Best Whole Home Architecture
Home Design Awards 2018
Urban Lake House
Lake life takes on a whole new meaning — and some serious style — when it comes to this striking structure created by Demesne, an architectural and interior design firm based in Dallas and Aspen, Colorado. “The simple volumes of this urban lake house give a nod to the existing 1940s weekend cottages and farmhouses contained in the mature neighborhood on White Rock Lake,” Jamie Olsen Ali, managing partner of the Dallas office, says. The home is as fascinating as it is stunning, incorporating modern materials like concrete, steel and cable — used to support the porch overhang as well as the stairs guardrailing — and a standing seam metal roof. “At the time the project was designed, the use of steel was beginning to emerge as an exterior and interior finish,” adds Jamie. “We were lucky to have a contractor who could expertly pull off the use of steel and metal as finished surfaces, exposed structure and cladding.” Endless windows fill the home with an abundance of natural light, but the pièces de résistance are the clear views of White Rock Lake and breathtaking sunsets. “I love the entry as it is both a transparent link and also the connecting element to all spaces in the house,” Jamie says. “It frames the view of the lake as you enter the house, setting the scene for the experience.”
This gorgeous home takes the modern farmhouse aesthetic to a whole new level, with stunning details and refined design components. Created by Fort Worth-based builder Southworth Construction, the home demonstrates no shortage of texture and satisfying neutrals. “This Southwest modern farmhouse uses extensive Austin white limestone, along with traditional board and batten siding and steep pitched roofs to define a simple and elegant form,” says Southworth owner South Cole, who collaborated with design architect Brad Naeher and landscape architect Fowlkes, Norman & Associates to perfectly define the project. “Modern detailing, including laser-cut corten house numbers and steel cantilever canopies, complements the timeless heavy timber-framed structure and farmhouse form.” Featuring four bedrooms and three bathrooms, the home was designed for a family that had both their children and grandchildren in mind. Communal gathering areas like the great room provide ample space for everyone without feeling overcrowded. All the natural light flooding in highlights interior details like the wood trusses throughout the vaulted ceiling in the great room and the elegant tilework in the master bathroom — complete with a chandelier over the tub! South also transformed an attic space into a studio area with a second-level patio, which serves as fun space that suits everyone from the grandkids to the grandparents.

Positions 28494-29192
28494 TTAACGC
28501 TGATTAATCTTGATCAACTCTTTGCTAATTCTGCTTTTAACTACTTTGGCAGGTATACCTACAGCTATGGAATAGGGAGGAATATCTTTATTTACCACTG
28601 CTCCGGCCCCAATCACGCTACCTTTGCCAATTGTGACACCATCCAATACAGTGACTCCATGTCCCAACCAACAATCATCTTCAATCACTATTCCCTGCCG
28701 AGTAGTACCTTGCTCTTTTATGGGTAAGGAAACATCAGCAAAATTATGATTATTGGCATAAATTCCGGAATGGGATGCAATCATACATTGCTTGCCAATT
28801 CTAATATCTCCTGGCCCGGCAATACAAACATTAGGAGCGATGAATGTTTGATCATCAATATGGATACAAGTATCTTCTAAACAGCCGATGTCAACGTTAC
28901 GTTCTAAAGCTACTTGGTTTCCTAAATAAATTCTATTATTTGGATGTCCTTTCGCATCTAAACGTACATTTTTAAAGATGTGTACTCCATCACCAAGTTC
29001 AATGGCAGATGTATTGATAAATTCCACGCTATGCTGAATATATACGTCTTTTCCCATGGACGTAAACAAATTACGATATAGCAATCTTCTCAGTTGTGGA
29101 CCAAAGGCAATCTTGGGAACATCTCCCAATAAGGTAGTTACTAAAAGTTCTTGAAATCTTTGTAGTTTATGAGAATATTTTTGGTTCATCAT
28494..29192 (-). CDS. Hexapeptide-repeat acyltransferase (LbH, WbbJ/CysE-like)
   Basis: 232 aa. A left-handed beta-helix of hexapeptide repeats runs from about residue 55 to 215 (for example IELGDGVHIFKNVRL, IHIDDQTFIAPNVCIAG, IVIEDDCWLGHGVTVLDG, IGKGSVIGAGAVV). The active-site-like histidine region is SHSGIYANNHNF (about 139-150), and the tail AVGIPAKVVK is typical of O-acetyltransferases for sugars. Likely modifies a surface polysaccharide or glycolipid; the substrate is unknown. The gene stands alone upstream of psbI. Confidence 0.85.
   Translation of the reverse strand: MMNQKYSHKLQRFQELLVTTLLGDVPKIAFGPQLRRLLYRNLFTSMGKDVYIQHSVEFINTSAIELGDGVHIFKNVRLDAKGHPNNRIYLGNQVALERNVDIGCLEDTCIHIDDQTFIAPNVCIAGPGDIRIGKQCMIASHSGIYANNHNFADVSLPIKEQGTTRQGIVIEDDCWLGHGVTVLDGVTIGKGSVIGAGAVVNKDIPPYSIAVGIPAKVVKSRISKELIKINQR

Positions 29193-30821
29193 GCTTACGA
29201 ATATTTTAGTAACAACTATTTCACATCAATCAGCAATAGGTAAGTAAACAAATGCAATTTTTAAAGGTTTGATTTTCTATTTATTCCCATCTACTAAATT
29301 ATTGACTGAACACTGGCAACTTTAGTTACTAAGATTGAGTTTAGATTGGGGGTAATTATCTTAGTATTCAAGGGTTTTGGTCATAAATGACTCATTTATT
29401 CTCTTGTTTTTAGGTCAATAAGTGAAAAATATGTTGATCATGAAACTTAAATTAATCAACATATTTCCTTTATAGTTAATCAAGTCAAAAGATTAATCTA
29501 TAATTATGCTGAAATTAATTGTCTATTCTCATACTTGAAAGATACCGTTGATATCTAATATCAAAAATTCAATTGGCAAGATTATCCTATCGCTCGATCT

Rebecca Boles, AIA, RID
Currently the assistant dean for the College of Architecture, Planning and Public Affairs (CAPPA) at The University of Texas at Arlington, Rebecca Boles’ involvement in the program extends two decades, where she also serves as a studio instructor. Her previous teaching posts include stints at TCU, Carnegie Mellon University and New Jersey Institute of Technology. She also completed 14 years of architectural experience at Bohlin Cywinski Jackson, Kohn Pederson Fox Interiors, Cossuta and Associates and Morrison Seifert. Rebecca maintains an active role in the Texas Society of Architects and received an American Institute of Architects Fort Worth Chapter Merit Award in 2003.
Creator and writer of design and DIY blog, A Storied Style, which often chronicles the renovation of her and her family’s 1919 foursquare home, Grace Mitchell’s love for design has grown from a passion to a career. She has since taken on numerous interior design projects for clients and was featured in Better Homes & Gardens and has created designs for several major brands, including Home Depot, Pottery Barn Kids and House Beautiful magazine.
Lisa Teakell, ASID, RID
After graduating with a Bachelor of Fine Arts in interior design from the University of North Texas, Lisa Teakell spent over 12 years as an interior designer at local mainstay Joseph Minton. She has since become an entrepreneur, going solo and opening her own interior design business, Lisa Teakell Design, LLC. Steering away from a one-size-fits-all approach, Lisa works in numerous styles and excels at effective communication with homeowners to achieve desired results. Lisa is the incoming chair of the American Society of Interior Designers Fort Worth Design Community.